Myths are everywhere in screenwriting, but it’s real success that attracts you. First, you watch GET OUT. Then, you watch the Academy Awards 2018 to see GET OUT winning its Oscar for Best Original Screenplay. And you think:
” I’ll become the next big shot Hollywood screenwriter! After all, I write screenplays, don’t I?”
Yes, you do. You know all the screenwriting techniques; you understand that a stellar script is the result of hard work; plus you’ve read all the books like Blake Snyder’s Save the Cat! and you know a hero’s journey inside out.
And yet, your Oscar is still out there beyond the horizon. Waaaah!
What’s the problem?
There are three, to be honest. Three myths about screenwriting that are absurd, yet well-established in the writing world. So you need to forget these myths right now to breathe a new life into your scripts and start writing them from a different perspective:
Myth #1: You Need To Be Inspired To Write Well
Wrong! You need DISCIPLINE. Writers write,regardless of foul mood, holidays, or any other obstacle. None of them sits and waits for inspiration to strike because they understand: writing is work. When done regularly, it makes you a professional motivated by own experience, proven techniques, and tools to sharpen writing skills rather than that elusive Muse.
You need to set goals for every day and finish them no matter what. As a screenwriter, you understand that about 80% of your job is rewriting the drafts. So, concentrate on writing: you will have time to polishyour script later, and it’s much better than staring at a blank screen waiting for inspiration, isn’t it?
Myth #2: It’s the Execution That Counts
A million times, no. Concept COUNTS. But okay, we want great writing too … But that doesn’t mean ‘just’ concentrating on describing events. You need to structure them for the audience to understand the role these events play for a character’s journey.
Regardlessofits genre,tone or style,a movie follows the same basic structure: BEGINNING – MIDDLE- END (and not necessarily in that order!). Here’s one such structure:
Nothing difficult, right? (Hah!) You arrange storytelling (content) elements into a particular chronological order to elicit an emotional response from the audience. You need to know when a character enters, when a plot takes a turn, and when a conflict arises or falls for your story to engage your audience.
BTW – you have no obligation to follow Michael Hauge’s structure. At least ten of them exist in screenwriting, and it’s up to you to decide which to choose for telling your story. No one cares what structure your use, just make sure you use a structure!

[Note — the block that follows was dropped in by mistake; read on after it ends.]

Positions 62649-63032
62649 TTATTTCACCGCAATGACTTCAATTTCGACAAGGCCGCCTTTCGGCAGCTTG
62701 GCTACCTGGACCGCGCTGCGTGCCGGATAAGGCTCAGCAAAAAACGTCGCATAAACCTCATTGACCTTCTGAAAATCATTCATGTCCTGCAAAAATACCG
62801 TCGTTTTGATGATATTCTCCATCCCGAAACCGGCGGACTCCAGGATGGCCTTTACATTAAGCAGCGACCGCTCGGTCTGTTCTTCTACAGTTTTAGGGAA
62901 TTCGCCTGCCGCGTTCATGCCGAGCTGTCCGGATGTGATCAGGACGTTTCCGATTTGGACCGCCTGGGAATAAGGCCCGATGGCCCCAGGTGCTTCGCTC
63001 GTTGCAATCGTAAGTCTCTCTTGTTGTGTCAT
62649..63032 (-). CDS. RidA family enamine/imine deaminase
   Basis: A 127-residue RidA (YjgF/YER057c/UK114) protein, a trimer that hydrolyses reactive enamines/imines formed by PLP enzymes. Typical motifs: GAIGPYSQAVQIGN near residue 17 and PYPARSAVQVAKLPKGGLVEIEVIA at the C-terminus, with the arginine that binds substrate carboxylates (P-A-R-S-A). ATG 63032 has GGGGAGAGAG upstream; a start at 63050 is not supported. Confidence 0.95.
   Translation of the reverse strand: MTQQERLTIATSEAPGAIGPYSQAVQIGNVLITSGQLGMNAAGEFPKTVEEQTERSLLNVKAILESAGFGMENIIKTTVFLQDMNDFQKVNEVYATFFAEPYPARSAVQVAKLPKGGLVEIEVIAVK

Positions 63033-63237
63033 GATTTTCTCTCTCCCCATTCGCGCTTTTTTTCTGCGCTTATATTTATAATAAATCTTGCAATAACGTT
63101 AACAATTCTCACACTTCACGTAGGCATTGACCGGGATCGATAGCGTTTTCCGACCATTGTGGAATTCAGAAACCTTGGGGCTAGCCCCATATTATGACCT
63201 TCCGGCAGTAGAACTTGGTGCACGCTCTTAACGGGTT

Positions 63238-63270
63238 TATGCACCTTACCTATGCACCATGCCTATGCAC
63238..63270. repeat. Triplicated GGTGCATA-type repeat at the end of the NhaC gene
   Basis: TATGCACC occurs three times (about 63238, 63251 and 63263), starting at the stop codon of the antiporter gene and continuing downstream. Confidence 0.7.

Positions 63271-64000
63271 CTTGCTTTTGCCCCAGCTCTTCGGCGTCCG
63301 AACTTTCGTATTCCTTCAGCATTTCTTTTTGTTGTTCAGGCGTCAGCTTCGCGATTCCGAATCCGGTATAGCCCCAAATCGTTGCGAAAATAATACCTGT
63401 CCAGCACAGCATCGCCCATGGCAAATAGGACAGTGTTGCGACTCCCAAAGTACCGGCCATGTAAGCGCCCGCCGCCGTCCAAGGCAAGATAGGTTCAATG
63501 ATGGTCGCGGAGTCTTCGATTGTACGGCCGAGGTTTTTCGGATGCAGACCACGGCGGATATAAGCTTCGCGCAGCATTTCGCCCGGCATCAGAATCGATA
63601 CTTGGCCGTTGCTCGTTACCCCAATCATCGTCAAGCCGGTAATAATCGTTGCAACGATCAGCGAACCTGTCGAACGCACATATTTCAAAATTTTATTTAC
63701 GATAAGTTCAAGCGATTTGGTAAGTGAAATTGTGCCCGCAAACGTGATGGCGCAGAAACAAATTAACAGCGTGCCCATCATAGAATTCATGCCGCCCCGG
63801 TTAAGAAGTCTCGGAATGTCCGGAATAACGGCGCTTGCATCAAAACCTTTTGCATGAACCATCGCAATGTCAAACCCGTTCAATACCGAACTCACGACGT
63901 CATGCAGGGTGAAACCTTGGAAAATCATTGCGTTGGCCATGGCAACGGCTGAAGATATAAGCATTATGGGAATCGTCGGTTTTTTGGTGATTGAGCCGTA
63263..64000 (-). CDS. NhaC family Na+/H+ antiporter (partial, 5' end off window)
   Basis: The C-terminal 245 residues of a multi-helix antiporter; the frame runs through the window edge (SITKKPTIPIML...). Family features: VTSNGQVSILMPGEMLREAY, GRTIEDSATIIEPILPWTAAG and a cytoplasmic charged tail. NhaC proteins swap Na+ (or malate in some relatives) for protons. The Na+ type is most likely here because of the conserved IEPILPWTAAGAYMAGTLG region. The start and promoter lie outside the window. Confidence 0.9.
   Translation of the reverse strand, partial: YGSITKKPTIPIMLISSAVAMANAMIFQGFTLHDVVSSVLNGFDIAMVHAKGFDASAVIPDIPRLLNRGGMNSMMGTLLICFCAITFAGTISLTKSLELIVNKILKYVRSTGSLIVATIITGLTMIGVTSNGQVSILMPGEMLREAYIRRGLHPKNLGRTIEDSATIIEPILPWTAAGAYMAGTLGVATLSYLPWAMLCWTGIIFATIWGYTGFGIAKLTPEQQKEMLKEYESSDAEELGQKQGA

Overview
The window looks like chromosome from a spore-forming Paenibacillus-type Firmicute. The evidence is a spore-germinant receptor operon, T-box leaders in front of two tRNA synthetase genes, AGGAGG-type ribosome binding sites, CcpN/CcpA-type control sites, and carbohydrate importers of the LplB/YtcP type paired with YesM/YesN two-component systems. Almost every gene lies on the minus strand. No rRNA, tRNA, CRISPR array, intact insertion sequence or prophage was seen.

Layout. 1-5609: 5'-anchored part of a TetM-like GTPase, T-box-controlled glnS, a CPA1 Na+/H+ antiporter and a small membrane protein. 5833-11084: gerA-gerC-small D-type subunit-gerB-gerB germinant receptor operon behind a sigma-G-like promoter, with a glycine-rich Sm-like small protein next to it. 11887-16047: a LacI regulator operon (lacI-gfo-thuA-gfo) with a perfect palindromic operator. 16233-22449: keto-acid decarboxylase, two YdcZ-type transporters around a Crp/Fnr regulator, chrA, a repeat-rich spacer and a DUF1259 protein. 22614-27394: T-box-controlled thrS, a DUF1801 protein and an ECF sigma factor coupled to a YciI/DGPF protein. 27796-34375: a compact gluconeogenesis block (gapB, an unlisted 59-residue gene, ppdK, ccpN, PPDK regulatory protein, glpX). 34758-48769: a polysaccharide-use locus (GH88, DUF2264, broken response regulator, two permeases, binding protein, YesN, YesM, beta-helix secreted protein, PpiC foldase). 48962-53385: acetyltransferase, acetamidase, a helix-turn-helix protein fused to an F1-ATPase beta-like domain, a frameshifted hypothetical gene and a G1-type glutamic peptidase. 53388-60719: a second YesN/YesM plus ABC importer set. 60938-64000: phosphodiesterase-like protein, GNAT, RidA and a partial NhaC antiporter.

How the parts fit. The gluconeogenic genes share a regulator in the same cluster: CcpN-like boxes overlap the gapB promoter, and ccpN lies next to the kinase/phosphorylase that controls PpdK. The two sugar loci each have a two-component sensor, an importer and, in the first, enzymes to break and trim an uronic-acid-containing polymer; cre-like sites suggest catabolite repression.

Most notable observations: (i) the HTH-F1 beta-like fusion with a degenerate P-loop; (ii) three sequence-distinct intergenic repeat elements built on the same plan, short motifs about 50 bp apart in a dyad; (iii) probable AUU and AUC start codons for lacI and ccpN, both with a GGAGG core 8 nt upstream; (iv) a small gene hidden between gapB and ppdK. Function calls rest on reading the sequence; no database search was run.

Nope, afraid not! Trends change, new writing techniques and story methods appear and audience preferences are always changing. It would be naive to believe you’ve mastered the screenwriting craft once your first script has made a mark.
You NEVER stop learning. Always make sure you practice, plus doconstant research of what’s happening in storytelling and inside your own industry. Here are some suggestions:
- Read timely books on screenwriting.(And avoid those promising to teach you how to write scripts in 20 days.)
- Watch mainstream movies, but do it from a writer’s perspective: analyse a plot, consider techniques a screenwriter used, note interesting passages, etc.
- Read successful, RECENT screenplaysof your genre to stay in steps with trends.
- Network with influencers and opinion leaders in the niche.Visit networking events, learn from screenwriting gurus at conferences and local meetings, participate in discussions, and don’t miss chances to get your scripts to agents or producers. Even if rejection, their professional feedback might be useful for you to know what to revise in your story for better results.
- Join screenwriters’ forums and groups to learn the latest news, ask for writing advice, and analyse all trends with like-minded people.
No book, workshop, or seminar will teach you how to be a great screenwriter. They are tools to craft skills, not magic pills or wands to bring you your Oscar for the best original screenplay. As Stephen King stated in his On Writing bestseller:
“You don’t need writing classes or seminars any more than you need this or any other book on writing. Faulkner learned his trade while working in the Oxford, Mississippi post office. Other writers have learned the basics while serving in the Navy, working in steel mills or doing time in America’s finer crossbar hotels. I learned the most valuable (and commercial) part of my life’s work while washing motel sheets and restaurant tablecloths at the New Franklin Laundry in Bangor. You learn best by reading a lot and writing a lot, and the most valuable lessons of all are the ones you teach yourself.”
So, don’t stop!
Read, write scripts, think about how to make them better, learn from your own mistakes, craft your skills, and FORGET all myths timid fellows are trying to force on you. Simple as that.
BIO: Lesley Vos is a seasoned web writer who helps peers develop the confidence and skills for better articles creation and promotion. Visit her blogto discover the world of plagiarism-free content, and don’t hesitate to follow Lesley on Twitter.